Information about Cat Allergy, Causes and Remedies
Cat Allergy Causes and Remedies
Your cat’s body has a remarkable immune system of antibodies. These protein substances produced by cells called lymphocytes destroy antigens that invade the body, such as viruses and bacteria. This system can become super sensitive to such foreign particles as flea saliva. Pollen, house dust, and wool, however, and this super sensitivity can produce chemicals that cause an allergy, a severe inflammatory reaction.
Cat Allergic inhalant dermatitis has not been as well documented in cats as it has in dogs. It is caused by a super sensitivity to certain particles in the air such as pollen from trees, ragweed, grass, and other plants, house dust, feathers, and wool. The allergy follows a predictable history:
1. It is inherited, so if the parents had it, the offspring probably will, too.
2. It is seasonal the signs appear about the same time every year.
3. The signs begin between six months and three years of age.
4. The signs include severe biting and scratching, paw licking, sneezing, face rubbing, and generalized redness.
Cat Allergy Home Remedies
Cat Allergy Home treatment is directed toward providing symptomatic relief and avoiding the foreign particle, or allergen. If the offending cat allergy is thought to be house dust, vacuuming daily and using Dust-seal in the environment may help. If wool or feathers are thought to be the culprits, eliminating as many things composed of wool or feathers as possible is recommended.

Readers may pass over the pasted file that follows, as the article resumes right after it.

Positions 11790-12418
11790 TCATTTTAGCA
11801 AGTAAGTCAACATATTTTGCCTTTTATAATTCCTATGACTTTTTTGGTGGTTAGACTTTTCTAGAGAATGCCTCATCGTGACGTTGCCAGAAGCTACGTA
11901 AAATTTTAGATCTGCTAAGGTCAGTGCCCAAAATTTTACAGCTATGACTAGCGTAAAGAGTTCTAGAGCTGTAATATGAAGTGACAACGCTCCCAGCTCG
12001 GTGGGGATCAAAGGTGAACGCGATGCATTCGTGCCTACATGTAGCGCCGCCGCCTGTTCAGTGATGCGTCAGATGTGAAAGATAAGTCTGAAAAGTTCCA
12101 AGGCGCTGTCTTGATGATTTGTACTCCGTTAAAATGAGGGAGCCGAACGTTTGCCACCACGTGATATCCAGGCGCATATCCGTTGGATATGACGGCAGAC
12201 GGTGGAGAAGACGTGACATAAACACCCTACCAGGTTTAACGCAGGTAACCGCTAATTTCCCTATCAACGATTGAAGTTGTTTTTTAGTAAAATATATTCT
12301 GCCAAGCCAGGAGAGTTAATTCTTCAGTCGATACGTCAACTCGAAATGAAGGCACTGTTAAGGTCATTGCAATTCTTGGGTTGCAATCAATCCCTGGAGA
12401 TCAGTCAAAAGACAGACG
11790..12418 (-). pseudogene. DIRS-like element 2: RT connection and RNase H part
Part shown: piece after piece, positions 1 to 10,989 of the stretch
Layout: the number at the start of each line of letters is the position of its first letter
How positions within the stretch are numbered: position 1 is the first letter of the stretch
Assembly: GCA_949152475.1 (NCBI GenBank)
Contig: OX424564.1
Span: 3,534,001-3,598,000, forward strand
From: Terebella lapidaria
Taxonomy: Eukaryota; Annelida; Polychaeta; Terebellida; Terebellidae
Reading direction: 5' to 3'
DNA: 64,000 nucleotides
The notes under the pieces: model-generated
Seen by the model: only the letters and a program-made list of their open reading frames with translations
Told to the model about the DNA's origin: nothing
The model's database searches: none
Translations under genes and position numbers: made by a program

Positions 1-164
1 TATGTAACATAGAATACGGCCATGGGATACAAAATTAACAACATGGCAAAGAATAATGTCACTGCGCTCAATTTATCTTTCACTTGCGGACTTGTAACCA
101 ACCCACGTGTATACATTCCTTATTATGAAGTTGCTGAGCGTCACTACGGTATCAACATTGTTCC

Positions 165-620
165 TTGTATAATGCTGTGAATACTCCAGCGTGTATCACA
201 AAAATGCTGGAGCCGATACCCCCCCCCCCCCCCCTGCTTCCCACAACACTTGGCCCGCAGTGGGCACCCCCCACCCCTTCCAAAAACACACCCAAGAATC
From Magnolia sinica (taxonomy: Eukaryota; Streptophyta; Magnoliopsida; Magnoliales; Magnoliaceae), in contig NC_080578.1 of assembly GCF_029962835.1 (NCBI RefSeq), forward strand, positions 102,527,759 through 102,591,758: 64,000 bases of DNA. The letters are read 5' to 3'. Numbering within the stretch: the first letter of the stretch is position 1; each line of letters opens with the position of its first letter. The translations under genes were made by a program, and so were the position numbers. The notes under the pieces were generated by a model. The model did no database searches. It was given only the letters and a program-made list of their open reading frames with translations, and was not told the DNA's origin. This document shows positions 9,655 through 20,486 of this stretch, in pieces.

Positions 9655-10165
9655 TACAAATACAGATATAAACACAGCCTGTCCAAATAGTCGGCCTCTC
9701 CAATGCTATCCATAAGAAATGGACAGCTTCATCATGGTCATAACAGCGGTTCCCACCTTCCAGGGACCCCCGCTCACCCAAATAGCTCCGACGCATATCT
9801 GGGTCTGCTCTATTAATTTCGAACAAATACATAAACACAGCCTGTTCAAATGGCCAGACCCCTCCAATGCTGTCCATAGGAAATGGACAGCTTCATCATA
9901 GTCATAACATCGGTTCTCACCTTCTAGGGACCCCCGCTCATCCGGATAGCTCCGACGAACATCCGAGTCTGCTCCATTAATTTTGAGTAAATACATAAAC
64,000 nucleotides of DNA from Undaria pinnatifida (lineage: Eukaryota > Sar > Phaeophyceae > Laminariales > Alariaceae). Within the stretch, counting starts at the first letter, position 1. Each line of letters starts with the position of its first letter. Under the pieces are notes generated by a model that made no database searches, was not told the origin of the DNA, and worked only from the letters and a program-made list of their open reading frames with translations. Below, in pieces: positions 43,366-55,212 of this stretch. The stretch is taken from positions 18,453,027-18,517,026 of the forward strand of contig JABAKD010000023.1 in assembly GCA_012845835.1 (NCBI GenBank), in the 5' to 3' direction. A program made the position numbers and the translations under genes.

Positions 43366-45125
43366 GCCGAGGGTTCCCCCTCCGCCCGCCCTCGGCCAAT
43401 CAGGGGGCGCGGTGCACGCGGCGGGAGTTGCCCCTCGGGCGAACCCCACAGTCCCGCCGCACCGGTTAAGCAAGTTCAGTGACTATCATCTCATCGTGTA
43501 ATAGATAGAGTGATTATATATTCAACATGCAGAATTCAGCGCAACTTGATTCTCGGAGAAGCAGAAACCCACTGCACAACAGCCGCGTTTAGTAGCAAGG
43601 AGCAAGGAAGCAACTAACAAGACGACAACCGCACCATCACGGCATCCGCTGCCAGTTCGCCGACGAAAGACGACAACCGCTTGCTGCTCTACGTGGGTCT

Bathing your cat with a mild shampoo (such as baby shampoo) will soothe any skin inflammation and remove any allergens on the hair coat. Calamine lotion or Domeboro solution can be applied to the irritated skin. Hydrogen peroxide (3 percent) and antibiotic ointments are also helpful.
If the signs persist, see your veterinarian. Other skin diseases that may cause similar signs are flea bite dermatitis and contact dermatitis.
Cat Allergy Treatment
Your veterinarian will take time to get a good history. He or she may be able to identify the allergen in your pet’s environment.
If cat allergy inhalant dermatitis is the problem, two avenues of treatment are possible steroids or hyposensitization. Most veterinarians, at this time, use a low dose of steroids to relieve the itching. Steroids should not be given for long-term treatment because they have some very serious side effects.
The other type of treatment involves testing for the allergy. It can be a long and frustrating treatment because the cats seem to keep developing allergies to new and different foreign particles. Allergy testing and hyposensitization are not used much in cat medicine at this time.
Food allergies presenting scabs on the head and, possibly, diarrhea may improve if for three weeks you put your cat on a daily diet of boiled chicken, brown rice, and a half-teaspoon of clam juice for taurine. If it works, talk to your doctor about a long-term diet.